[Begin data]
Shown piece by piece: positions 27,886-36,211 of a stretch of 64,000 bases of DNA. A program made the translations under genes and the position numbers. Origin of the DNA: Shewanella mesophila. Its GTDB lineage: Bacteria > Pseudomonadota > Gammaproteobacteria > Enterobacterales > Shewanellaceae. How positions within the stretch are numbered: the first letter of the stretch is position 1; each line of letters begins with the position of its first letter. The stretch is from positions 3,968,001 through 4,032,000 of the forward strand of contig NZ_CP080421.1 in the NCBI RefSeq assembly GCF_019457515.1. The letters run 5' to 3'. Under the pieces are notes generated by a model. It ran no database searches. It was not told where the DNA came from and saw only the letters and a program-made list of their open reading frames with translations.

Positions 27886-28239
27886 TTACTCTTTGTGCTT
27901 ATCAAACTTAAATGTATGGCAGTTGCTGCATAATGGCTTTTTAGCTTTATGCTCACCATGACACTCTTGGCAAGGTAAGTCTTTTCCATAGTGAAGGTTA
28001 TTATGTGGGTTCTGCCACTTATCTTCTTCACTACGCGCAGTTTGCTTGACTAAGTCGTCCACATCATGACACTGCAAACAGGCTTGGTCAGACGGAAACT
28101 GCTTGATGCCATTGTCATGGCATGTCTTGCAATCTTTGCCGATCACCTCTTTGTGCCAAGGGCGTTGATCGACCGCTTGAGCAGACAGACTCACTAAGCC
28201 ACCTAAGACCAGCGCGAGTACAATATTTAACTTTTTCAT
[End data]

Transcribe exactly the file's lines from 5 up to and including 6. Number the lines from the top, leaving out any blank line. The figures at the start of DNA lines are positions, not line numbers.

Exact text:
28001 TTATGTGGGTTCTGCCACTTATCTTCTTCACTACGCGCAGTTTGCTTGACTAAGTCGTCCACATCATGACACTGCAAACAGGCTTGGTCAGACGGAAACT
28101 GCTTGATGCCATTGTCATGGCATGTCTTGCAATCTTTGCCGATCACCTCTTTGTGCCAAGGGCGTTGATCGACCGCTTGAGCAGACAGACTCACTAAGCC